A strong European industry should in future produce medicines that are urgently needed. These should be affordable and available throughout Europe.

UM – 12/2020

On 25th November 2020, the European Commission published its pharmaceutical strategy, which added another building block to the basic framework of a European Health Union (see also DSV paper "Towards a Health Union", November 2020). The wide bundle of proposals should:


1. ensure access to essential, innovative and affordable medicines is promoted

2. strengthen the competitiveness of the European pharmaceutical industry

3. further develop the EU’s strategic autonomy

4. work towards more uniform standards and a level global playing field.


European pharmaceutical legislation is to be fundamentally revised and adapted for this purpose by the end of 2022.

Open requirements

The European Commission notes that industry today does not always invest in developing drugs that are urgently needed. There are still open requirements, especially in the field of orphan diseases and children's therapy as well as antimicrobial drugs. The demand for certain medicaments would sometimes not be met, but this would also be due to strategic corporate decisions made by the pharmaceutical industry. Moreover, the prices are too high for the healthcare systems in some countries.

Improving the innovation climate

The bureaucratic procedures surrounding drug approvals and product and patent protection will also be studied. Competition could be improved for generics or bio-similars. Industry would need a "stable and flexible regulatory environment" as well as improved access to health data, as will be provided in the future in the European Health Data governance.

Strategic autonomy

One of the lessons of the COVID-19 pandemic is that Europe needs to become more crisis-proof. This objective is at the heart of the first European Health Union package and it is also reflected in the pharmaceutical strategy. More obligations should be imposed on manufacturers with regard to their supply and transparency obligations in order to prevent bottlenecks and a "structured dialogue" should be initiated. One of its first tasks for the planned new authority for crisis preparedness and response (HERA) will be the field of antimicrobial resistance.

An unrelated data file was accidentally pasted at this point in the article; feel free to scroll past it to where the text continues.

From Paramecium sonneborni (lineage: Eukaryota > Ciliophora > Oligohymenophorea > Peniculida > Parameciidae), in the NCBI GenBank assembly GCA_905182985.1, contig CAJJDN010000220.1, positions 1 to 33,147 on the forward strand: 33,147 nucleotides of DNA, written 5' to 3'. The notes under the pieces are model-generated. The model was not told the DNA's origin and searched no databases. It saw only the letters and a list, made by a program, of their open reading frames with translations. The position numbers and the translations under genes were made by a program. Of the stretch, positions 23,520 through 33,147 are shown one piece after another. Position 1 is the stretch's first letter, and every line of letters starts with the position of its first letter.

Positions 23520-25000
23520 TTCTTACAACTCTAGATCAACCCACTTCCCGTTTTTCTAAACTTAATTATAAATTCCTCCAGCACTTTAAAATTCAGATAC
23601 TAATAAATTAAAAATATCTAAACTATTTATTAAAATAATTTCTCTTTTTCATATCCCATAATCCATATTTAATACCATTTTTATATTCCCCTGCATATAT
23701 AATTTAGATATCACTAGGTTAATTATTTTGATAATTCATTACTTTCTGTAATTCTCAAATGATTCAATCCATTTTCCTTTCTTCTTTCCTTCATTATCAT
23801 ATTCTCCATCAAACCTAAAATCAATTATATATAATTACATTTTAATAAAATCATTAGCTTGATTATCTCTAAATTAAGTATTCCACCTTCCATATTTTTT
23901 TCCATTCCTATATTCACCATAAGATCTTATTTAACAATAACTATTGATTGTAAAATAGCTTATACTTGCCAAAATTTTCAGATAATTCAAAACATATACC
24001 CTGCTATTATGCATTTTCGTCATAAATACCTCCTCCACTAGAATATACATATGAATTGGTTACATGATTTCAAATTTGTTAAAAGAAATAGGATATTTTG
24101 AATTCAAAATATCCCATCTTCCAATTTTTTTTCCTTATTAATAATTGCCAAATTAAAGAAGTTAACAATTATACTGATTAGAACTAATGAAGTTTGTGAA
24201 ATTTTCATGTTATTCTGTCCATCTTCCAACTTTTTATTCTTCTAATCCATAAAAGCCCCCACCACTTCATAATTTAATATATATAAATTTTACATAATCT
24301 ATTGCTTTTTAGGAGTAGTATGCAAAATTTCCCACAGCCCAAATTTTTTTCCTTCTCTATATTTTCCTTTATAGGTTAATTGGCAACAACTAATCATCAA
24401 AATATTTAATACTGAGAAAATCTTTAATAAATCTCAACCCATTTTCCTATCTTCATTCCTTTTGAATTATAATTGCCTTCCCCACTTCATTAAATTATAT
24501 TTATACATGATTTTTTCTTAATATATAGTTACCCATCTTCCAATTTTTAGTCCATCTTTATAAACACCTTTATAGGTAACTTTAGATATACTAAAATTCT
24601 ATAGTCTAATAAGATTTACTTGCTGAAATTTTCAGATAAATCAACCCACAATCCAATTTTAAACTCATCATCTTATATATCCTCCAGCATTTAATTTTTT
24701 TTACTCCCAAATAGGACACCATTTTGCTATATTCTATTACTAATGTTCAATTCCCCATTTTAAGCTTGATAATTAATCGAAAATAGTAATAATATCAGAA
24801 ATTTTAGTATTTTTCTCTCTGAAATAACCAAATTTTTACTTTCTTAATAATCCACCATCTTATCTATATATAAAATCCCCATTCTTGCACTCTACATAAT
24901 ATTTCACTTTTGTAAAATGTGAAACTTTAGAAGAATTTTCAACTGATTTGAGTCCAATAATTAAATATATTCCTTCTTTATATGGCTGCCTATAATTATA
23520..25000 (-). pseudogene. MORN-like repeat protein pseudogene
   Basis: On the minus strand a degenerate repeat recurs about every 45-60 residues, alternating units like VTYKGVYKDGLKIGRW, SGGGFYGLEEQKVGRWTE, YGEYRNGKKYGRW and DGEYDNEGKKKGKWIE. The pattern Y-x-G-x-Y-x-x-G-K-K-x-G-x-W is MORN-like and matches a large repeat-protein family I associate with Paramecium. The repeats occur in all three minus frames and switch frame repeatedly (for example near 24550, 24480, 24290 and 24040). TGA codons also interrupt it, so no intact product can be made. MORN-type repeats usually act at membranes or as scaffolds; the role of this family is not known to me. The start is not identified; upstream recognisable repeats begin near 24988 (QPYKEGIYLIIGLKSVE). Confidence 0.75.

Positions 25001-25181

Global cooperation

The pharmaceutical industry is globally intertwined. It is only logical to work on the global stage to ensure that the product qualities are right, the production conditions are acceptable, undistorted competition is possible and the exchange of goods remains unhindered. The international cooperation between European Medicines Agency (EMA) and the network of national regulatory authorities has already begun. The aim here is to promote regulatory convergence.

The German Social Insurance ...

... welcomes the fact that the European Commission is focusing on the availability and affordability of medicines. It is right to want manufacturers to be more rigorous with regard to their reporting and delivery obligations. It is good that transparency on the research and development costs of pharmaceuticals is to be created - this can support price and reimbursement negotiations at national level. The bottom line is that the pharmaceutical strategy contains many positive aspects.

Other initiatives

Along with the pharmaceutical strategy, the European Commission has also published other initiatives:


1. An impact assessment on the revision of the regulatory framework covering medicines for children and rare diseases,

2. an intellectual property action plan to promote EU recovery and resilience and

3. the proposal for a data governance law, which will prepare the framework for sector-specific data governance such as the European Health Data governance.